"Green Living is a Necessity, Not a Luxury"
More than 30 new Element hotels are to be built. Here's a look inside the first.
A scene in North Carolina, sometime in the near future.
furtively from side to side, the climatology graduate student spotted a
phone booth outside a convenience store, one of the few remaining pay
phones in the county. Dashing inside, she inserted a few quarters and
dialed the number at the secret lab.
The phone rang several
times, then a man on the other end picked up. He recited an old song
lyric: "Let's go surfing now, everybody's learning how, come on and
safari with me."
Recognizing the pass phrase, the graduate
student replied by reciting the countersign, another old song lyric:
"It's getting bigger every day. From Hawaii to the shores of Peru."
she was talking on a secure line, the student shot another quick glance
outside the phone booth, then spoke quickly to the man: "OK, professor,
I ran the numbers again on your climatology model. The sea level rise
projected for 2100 is looking really serious."
One of the more commonly heard bumper-sticker slogans that passes for
discourse on Capitol Hill these days is that "government shouldn't pick
winners" when it comes to supporting energy R&D.
Baloney, Norman Augustine, a retired Lockheed Martin CEO, said in so
many words at a May 22 Senate Energy and Natural Resources Committee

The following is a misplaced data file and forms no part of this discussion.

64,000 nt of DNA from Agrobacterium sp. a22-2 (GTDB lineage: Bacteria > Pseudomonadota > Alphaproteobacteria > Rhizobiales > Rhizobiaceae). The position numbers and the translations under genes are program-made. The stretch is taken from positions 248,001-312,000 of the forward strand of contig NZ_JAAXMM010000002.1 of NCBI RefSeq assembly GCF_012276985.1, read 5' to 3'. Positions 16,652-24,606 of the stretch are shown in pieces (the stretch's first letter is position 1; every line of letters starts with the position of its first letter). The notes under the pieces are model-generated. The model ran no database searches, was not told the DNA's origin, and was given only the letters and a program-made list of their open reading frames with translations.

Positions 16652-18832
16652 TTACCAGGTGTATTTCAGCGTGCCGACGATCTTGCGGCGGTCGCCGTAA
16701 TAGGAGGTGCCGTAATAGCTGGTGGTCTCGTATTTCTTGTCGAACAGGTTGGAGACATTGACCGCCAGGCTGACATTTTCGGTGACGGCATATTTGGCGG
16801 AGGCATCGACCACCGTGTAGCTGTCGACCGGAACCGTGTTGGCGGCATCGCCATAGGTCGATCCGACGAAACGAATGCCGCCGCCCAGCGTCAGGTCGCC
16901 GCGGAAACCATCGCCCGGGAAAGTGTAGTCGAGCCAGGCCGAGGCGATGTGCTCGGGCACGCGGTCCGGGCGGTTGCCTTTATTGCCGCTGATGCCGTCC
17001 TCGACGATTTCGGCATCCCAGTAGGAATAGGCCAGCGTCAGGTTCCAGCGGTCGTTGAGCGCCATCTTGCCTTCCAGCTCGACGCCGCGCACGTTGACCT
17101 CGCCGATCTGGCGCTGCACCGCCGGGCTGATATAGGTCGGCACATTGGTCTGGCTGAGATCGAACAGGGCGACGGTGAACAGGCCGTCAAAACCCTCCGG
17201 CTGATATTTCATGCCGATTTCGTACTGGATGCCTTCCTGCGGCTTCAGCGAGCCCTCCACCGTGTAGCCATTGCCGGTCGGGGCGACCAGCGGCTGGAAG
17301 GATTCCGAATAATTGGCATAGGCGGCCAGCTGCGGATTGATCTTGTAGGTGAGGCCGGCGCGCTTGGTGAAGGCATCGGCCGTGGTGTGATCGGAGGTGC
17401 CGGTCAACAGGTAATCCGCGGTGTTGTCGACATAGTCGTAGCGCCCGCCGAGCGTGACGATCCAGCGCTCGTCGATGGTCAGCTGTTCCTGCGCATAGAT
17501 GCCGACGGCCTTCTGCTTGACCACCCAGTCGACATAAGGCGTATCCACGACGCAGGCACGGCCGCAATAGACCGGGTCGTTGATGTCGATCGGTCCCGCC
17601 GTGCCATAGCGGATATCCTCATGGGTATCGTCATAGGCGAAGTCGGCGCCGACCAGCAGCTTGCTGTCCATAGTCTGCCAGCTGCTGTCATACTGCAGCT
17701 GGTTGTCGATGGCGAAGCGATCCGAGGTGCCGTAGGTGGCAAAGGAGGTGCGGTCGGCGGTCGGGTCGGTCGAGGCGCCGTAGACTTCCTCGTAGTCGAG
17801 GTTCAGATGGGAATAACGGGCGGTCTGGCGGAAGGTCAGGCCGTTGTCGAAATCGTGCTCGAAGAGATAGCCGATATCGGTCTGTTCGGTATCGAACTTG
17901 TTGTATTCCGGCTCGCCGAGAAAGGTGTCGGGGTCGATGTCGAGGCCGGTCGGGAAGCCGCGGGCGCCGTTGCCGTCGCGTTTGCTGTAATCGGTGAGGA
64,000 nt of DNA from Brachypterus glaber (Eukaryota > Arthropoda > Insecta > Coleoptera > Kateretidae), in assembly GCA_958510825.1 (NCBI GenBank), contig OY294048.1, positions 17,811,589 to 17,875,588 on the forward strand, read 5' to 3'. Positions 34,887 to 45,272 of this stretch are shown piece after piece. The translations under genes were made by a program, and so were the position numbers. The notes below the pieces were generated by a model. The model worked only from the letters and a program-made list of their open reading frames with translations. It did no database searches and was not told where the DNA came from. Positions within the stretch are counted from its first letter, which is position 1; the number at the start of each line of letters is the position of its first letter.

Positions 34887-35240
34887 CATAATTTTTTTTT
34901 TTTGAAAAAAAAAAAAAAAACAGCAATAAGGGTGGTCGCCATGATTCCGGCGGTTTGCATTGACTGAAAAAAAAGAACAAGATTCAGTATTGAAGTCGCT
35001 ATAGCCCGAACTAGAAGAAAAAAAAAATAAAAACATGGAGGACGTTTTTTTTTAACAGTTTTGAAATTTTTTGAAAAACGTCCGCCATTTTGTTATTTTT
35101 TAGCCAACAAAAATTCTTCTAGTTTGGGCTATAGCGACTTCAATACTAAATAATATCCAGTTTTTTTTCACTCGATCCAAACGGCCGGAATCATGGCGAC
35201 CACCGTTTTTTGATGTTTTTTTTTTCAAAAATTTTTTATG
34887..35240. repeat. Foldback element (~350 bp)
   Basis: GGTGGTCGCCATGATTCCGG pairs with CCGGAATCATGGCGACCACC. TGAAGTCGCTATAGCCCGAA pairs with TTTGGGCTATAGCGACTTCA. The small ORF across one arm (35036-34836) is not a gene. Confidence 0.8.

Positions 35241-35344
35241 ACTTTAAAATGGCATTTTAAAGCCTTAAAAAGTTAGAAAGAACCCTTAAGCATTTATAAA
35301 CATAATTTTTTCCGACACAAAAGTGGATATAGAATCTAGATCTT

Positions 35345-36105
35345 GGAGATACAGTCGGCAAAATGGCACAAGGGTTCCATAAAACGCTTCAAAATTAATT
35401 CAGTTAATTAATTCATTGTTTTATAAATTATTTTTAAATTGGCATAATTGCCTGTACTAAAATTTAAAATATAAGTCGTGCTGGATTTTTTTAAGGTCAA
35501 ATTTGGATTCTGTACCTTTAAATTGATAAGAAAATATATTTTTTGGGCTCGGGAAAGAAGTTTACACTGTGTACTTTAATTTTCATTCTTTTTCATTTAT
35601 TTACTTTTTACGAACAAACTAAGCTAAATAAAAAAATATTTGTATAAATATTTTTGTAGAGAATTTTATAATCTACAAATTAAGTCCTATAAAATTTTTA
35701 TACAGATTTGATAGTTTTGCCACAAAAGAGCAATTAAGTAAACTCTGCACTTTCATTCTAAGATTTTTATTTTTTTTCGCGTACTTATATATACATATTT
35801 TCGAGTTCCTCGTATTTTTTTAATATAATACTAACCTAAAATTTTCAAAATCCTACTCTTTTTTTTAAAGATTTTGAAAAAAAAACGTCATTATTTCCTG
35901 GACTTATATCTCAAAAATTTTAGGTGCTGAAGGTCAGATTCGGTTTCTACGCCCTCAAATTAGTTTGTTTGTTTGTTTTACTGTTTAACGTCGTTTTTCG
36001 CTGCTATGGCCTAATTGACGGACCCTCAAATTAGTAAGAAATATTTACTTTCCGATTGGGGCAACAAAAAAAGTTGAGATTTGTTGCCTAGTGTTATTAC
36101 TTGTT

hearing that explored energy technology innovation. Augustine, member of
a high-powered business group advocating greater federal support for
energy R&D, said "in the real world, government does and has to pick
winners and losers every day."
And has since the earliest days of the republic. In helping to transform
the U.S. economy from a rural backwater into an industrial civilization
that has provided material abundance and a quality of life few would
willingly give up, the federal government has picked winners in ordering
the country's fiscal and monetary affairs, developing infrastructure,
and supporting high-risk technology research.
Forty-seven lawmakers from across the spectrum are trying to accomplish a
task that once was normal but lately has been a struggle: securing a
bipartisan agreement on a transportation bill to authorize funding for
roads, bridges, and transit systems.
The 47 senators and House members sit on a conference committee trying
to harmonize the sharply different transportation bills the Senate and
House passed earlier this year.
There's a nugget of gold amidst the political dross. Tucked into the
Senate bill is a pro-conservation provision with a fighting chance of
winning bipartisan acceptance: $700 million for the Land and Water
Conservation Fund in each of the next two fiscal years. The Senate added
the provision to its transportation bill in an impressive 76-22 vote.
Now, several House Republicans are circulating a letter to Speaker John
Boehner asking him to support inclusion of the Senate language in the
final transportation bill.